Which feeds into the whole question of time. Every day that Trump is on defense over his taxes and business record is a day that he is not spending repairing the deeper problems with his candidacy. The Clinton campaign will seek to keep Trump on defense over these revelations for as long as possible. That could end up mattering, if it eats up enough of the remaining time that Trump needs in order to both broaden his appeal and address lingering concerns about his competence and temperament.
“Continue to lay out the vision, so the ‘Stronger Together’ versus ‘Crippled America’….We’re going to continue to lay that out,” Kaine said, referencing Clinton and Trump’s respective manifestos. He believes the Republican’s dark view of the nation’s future does not sit well with the broader electorate.
This contrast may also reinforce the cultural split we’re seeing among white voters, with non-college whites drawn to Trump’s depiction of the country even as college educated whites are repelled by it.
For a single businessman to declare losses approaching $1 billion is so extraordinary that it caused several accountants and lawyers consulted by The Times to blanch. The precise breakdown of that figure — specifically which Trump enterprises were responsible for how much — remains murky, hidden in a schedule attached to Mr. Trump’s returns that has not become public. But a review of public records and interviews with those who were present makes clear that it was decisions Mr. Trump made at the helm of his business empire during the 1980s that led to its nearly imploding.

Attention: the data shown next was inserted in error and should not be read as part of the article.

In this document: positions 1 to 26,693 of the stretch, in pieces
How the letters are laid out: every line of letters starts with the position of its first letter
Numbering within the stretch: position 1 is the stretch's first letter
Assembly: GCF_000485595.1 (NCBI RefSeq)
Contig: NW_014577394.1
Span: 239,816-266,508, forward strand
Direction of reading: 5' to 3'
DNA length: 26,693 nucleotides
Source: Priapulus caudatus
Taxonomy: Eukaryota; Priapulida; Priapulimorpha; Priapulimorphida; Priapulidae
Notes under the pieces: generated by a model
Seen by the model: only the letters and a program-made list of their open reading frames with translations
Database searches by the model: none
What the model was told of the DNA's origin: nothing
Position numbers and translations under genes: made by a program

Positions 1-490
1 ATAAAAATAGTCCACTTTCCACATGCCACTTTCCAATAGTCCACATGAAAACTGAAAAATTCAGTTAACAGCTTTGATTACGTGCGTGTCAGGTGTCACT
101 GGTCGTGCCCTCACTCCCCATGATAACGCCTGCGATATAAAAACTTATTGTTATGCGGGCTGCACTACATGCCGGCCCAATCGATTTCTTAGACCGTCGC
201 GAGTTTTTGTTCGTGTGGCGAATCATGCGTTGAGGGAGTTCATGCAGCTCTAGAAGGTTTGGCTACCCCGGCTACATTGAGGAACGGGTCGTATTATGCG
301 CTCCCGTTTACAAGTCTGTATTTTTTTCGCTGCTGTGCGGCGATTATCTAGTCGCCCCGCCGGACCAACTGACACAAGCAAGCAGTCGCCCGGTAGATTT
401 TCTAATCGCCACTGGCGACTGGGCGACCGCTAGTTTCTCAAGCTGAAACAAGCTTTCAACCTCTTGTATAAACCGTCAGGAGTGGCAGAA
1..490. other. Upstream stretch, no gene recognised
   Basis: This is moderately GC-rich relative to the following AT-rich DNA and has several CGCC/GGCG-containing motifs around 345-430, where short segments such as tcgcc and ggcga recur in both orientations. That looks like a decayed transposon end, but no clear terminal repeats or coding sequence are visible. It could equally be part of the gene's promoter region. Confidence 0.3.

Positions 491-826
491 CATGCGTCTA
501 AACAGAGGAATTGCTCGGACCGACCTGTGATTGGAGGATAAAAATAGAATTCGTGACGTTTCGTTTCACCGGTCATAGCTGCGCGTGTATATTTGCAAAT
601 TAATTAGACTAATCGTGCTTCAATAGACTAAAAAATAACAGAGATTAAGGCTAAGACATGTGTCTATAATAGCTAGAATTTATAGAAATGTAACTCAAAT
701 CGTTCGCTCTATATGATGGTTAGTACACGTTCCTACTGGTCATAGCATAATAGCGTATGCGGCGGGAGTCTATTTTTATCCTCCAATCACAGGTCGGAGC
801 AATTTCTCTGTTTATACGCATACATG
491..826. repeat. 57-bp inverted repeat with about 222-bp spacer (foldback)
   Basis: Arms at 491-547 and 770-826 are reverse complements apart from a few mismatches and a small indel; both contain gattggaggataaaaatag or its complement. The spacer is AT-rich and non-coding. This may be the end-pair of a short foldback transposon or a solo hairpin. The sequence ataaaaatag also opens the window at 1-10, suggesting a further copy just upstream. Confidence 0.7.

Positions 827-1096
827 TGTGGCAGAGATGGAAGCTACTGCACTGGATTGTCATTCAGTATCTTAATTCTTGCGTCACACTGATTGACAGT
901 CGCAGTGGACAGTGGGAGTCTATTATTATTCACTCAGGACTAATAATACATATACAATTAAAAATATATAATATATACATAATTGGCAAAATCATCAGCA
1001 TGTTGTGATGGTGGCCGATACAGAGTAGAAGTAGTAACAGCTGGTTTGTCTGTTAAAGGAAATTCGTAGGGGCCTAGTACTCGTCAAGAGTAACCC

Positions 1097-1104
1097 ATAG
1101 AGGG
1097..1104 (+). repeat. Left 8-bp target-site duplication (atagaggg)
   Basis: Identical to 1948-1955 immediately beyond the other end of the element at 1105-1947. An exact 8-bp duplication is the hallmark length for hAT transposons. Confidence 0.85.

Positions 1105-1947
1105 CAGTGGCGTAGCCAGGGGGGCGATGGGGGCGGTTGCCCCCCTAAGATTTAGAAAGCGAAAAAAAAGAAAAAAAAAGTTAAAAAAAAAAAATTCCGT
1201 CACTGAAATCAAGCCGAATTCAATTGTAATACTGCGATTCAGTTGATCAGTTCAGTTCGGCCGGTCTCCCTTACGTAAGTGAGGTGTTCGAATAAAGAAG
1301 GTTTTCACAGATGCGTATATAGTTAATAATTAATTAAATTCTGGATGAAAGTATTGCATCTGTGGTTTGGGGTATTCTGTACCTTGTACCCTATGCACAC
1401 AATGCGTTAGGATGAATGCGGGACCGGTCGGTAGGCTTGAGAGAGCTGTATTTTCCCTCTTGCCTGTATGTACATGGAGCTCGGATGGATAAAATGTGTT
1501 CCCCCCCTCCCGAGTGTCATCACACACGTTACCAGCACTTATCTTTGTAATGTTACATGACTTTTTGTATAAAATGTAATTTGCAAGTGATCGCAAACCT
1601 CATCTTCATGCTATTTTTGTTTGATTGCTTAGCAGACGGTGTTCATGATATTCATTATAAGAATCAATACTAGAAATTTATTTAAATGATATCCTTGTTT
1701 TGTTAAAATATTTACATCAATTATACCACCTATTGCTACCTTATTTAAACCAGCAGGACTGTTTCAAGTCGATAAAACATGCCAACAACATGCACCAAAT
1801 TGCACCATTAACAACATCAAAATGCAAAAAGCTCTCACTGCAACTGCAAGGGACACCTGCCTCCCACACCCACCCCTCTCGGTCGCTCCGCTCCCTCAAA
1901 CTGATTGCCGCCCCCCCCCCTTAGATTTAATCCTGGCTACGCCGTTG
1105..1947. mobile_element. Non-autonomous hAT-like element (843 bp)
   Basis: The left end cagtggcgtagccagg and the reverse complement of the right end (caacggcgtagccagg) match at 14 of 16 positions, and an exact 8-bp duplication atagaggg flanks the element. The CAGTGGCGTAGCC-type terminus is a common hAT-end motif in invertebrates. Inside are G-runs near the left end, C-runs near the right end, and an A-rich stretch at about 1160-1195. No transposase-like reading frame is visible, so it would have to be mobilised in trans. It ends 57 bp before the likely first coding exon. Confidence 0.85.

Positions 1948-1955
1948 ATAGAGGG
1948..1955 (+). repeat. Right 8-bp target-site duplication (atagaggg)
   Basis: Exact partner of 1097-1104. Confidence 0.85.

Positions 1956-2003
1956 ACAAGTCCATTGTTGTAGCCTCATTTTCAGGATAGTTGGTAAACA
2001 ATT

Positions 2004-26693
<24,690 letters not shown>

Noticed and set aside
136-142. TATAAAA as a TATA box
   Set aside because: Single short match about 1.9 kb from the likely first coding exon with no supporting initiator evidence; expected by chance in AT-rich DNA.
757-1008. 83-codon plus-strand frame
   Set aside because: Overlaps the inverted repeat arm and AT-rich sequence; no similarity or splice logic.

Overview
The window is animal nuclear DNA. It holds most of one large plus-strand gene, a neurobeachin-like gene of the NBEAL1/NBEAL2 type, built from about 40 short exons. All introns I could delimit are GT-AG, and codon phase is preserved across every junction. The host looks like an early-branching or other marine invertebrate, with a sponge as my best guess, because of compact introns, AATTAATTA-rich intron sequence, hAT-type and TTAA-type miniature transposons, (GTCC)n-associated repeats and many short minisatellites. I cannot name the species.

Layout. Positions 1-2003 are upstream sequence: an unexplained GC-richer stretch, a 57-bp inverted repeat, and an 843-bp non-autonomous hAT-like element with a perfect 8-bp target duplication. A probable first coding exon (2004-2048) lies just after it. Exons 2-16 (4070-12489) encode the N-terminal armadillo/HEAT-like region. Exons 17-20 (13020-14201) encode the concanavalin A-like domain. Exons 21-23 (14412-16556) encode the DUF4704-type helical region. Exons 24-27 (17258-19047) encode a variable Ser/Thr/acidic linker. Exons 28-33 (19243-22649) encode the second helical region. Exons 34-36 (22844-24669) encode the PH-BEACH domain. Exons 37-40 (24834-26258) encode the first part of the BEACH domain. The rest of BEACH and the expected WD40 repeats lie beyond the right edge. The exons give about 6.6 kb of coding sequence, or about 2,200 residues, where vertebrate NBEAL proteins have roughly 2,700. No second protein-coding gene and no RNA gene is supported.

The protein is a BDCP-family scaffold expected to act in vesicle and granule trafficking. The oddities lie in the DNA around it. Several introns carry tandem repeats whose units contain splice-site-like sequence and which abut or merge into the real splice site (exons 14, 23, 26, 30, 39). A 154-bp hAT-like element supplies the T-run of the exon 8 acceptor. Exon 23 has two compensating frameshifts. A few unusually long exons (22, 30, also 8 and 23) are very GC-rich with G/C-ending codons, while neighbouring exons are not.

The disclosure also raises new questions about the degree of Trump’s personal financial involvement in the Trump Organization’s first four bankruptcies. Though he has repeatedly drawn a distinction between the company’s bankruptcies and his personal finances, the tax documents indicate he may have used losses stemming from his bankruptcies to benefit his personal fortune.
Maybe when Trump said he has a “fiduciary responsibility” to pay as little in taxes as possible, he really meant to himself.
The jobs reduction during the Great Recession was more than four times greater as a proportion of the labor force. The Great Recession also lasted for 18 months — more than double the length of the downturn Trump cited as worse. For Trump to blame his personal financial woes largely on the recession of the 1990s is also a stretch. Toward the end of the 1980s, Trump borrowed large amounts of money at steep interest rates to pay for expensive, and ultimately unsuccessful, properties. One of his casinos, the Trump Castle, defaulted on debt payments in June 1990 — a month before that recession even began.
* A NOTE ON THE LOOPHOLE TRUMP EXPLOITED: Nicholas Confessore and Binyamin Appelbaum report that the loophole Trump exploited is not that controversial, but Trump really pushed it to the limit. This is remarkable:
More than 500,000 individual taxpayers took advantage of the same tax rule as Mr. Trump in 1995, according to the Internal Revenue Service. The average loss they claimed, however, was just $97,600. Mr. Trump’s $916 million loss accounted for almost 2 percent of the national total.
Of course, what this really shows is how smart and creative Trump was.
What they didn’t do was provide any new information about Clinton — or about anything else, really. The much-vaunted news conference, as it turned out, was little more than an extended infomercial for WikiLeaks on the occasion of the 10th anniversary of its founding….Assange, as it turns out, had taken a page from Trump’s own playbook by drawing an audience with a tease, only to leave those tuning in feeling that they’d been tricked.